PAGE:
A Travellerspoint blog


This weekend I had the opportunity to travel to La Fortuna, the city where Arenal Volcano is located. I was disappointed when I found out you couldn't hike nearby because it is still active, but I still got the chance to see a volcano for the first time! You have to travel by van, boat, and then another van. Everyone calls the trip "Jeep-Boat-Jeep" but I haven't figured out why, because I was definitely not in a jeep at any time during my travels here. Oh well. It's about a 3 1/2 hour journey, with about 1 hour on the boat.

The Burger KIng sign cracks me up. This was only second fast food restaurant I've seen since I've been here.

The lake is huge!


We stayed at an awesome hotel (for free, somehow. Somebody knows somebody who works there, I think.) called Arenal Lodge. It had a beautiful infinity pool but unfortunately, it was cold and rainy the whole time, so I had to settle for the jacuzzi in the room.


I also got a chance to visit the hot springs that are all around because of the volcano. The pictures are bad quality because of the steam, but you can make out a little bit of the river-type setup of the pools. There were about six pools in each section, connected together. Each time you climbed over the waterfall in between each section cold water was shot into the pool below so the temperature of the water decreased slightly each time. It was the coolest thing! I would give anything to have hot springs in my backyard :]


And finally, of course, I had to go on a hike! The entire trail by the hotel was paved with bricks and it was a very nice place to walk.


Posted by graceeppley 08:22 Archived in Costa Rica Comments (3)

Canyoning! (Waterfall rappelling)

Yesterday, I got to experience one of the scariest things I've ever tried. I went canyoning, which is where you rappel down waterfalls. We rappelled down 5 waterfalls, the biggest being about 40 feet. It was hard to get the hang of at first because the rocks were really slippery, and sometimes the pools of water you landed in were up to your waist! Here are some pics from the trip :]


The last few photos are from the 40 foot waterfall. The rope ran out about four feet from the bottom so you had to jump into the pool below. It really freaked me out because I didn't know the rope ran out and all of a sudden I was falling! The water was above my waist, though so I landed just fine. It was pretty difficult, but I would suggest it to anyone as a great experience.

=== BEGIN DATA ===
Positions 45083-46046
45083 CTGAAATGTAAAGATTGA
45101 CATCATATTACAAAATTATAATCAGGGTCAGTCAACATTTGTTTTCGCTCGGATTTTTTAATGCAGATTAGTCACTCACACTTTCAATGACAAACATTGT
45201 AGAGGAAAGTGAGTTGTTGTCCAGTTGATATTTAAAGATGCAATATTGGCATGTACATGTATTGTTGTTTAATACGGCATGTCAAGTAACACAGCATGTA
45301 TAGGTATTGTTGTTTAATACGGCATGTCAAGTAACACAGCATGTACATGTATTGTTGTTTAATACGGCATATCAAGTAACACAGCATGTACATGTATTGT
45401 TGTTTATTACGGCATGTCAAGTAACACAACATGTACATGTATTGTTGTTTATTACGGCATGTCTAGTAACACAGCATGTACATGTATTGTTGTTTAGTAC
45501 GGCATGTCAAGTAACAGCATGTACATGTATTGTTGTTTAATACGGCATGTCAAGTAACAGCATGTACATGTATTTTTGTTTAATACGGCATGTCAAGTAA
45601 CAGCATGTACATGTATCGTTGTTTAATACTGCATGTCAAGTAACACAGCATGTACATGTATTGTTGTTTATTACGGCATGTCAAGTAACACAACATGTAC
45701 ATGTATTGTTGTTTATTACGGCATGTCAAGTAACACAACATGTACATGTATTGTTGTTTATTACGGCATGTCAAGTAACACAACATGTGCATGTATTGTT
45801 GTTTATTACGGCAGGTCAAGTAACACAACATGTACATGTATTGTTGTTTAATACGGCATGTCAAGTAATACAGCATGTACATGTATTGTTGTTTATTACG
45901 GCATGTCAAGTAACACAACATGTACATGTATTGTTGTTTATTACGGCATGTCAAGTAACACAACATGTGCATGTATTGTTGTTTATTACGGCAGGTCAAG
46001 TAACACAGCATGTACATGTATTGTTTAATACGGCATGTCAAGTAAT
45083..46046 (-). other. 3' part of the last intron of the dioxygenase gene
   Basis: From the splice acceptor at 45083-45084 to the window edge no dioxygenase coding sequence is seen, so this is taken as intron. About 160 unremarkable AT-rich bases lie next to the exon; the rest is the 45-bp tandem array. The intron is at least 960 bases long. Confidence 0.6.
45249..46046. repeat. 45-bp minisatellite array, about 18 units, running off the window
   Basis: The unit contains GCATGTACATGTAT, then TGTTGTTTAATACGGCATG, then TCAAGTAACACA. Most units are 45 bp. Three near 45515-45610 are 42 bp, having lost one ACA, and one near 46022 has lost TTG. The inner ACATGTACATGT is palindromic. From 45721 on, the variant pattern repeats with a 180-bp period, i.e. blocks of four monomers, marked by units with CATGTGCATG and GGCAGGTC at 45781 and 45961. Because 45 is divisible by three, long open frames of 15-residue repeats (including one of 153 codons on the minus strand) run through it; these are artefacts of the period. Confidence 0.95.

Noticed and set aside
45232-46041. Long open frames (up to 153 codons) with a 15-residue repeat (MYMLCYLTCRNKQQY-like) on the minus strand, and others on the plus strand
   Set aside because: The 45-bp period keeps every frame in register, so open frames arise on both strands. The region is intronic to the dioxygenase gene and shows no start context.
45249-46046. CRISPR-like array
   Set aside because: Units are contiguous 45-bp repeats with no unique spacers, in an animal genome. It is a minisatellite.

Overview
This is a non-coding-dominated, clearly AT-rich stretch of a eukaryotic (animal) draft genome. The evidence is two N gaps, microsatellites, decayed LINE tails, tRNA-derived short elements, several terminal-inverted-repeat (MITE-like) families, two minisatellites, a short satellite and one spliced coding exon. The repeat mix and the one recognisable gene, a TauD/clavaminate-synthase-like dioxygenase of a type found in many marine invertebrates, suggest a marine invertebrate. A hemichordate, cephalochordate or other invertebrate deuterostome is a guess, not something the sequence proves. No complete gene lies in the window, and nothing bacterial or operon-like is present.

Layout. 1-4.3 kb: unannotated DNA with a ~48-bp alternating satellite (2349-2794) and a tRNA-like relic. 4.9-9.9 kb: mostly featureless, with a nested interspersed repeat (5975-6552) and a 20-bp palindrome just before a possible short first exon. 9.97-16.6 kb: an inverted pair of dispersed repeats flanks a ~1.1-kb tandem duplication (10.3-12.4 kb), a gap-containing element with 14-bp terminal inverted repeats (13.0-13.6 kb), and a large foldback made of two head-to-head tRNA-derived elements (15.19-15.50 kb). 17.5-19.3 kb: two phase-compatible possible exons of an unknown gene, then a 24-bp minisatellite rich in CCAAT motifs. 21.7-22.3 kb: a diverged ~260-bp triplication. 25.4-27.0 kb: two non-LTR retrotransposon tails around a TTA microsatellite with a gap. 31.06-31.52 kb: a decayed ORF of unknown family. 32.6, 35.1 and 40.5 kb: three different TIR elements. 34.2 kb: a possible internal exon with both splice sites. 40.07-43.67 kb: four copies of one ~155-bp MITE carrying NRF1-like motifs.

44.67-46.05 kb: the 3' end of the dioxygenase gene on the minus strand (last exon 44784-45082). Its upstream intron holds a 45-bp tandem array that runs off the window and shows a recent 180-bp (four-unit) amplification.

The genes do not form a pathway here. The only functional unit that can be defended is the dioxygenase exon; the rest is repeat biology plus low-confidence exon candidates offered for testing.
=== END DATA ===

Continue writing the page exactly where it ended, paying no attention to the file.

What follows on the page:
Posted by graceeppley 04:07 Archived in Costa Rica Comments (4)

A Quick Cultural Insight . . .

Yesterday was Thanksgiving and thankfully (no pun intended), I got to spend it with my friends at the CEC, with turkey and too many side dishes to name. Viewing all the statuses on facebook about things that people are thankful for was so awesome! Thankful people = happy people :]
One thing I have noticed that was really brought to light last night is the difference in consumer culture here is Costa Rica as compared to the United States. I feel like Americans are known for having and desiring excessive amounts of things just to have them. I am absolutely no stranger to this idea. Before I came to Costa Rica, I shopped fairly often. I don't think I spent large amounts of money on things, but I definitely had more than I need. I still have a closet full of more clothes than I could ever need back in Kentucky.

Seeing all of the Black Friday posts yesterday and today made me consider how a "holiday" such as this looks to a foreigner. Sure, if you have earned your money you have every right to spend it on whatever you like. But have you ever stopped to consider if you really need the five things in your shopping bag at Victoria's Secret or Macy's? I have asked myself that question before, and many times I have ignored it and gotten the items anyway. Down here in Monteverde, people view possessions very differently. Though there are not the amount of clothing stores here as compared to Florence, KY, either, people don't just go shopping for clothes out of boredom. They don't buy excessive amounts of anything, even food. It's not something people go with their friends and do on weekends because they are bored. Obviously people here go shopping for clothes. You do need things to wear. But clothes here are a necessity, not a source of happiness.

Why are clothes, household decorations, accessories, etc. so wanted? If I have a television that works, why do I need a bigger one? Why do we need thirty pairs of shoes? I feel a bit embarrassed that I probably have that many pairs of shoes in my closet at home. My big question is, "Why do we need THINGS?" After living out of one suitcase for a month and a half and only bringing two long-sleeved shirts and three pairs of pants, I have felt a shortage of clothing options. Trust me, it wasn't an easy adjustment. If I were at home, I would not repeat outfits very often at all. Down here, I have been wearing the same outfits for weeks, and you know what? I still feel as happy as I've always been wearing the same shirts and pants. No one makes comments like, "Oh, you wore those pants three days ago." I almost feel liberated in a way. Image doesn't feel as important, and it feels nice to just pick out clothes and not wonder how they look.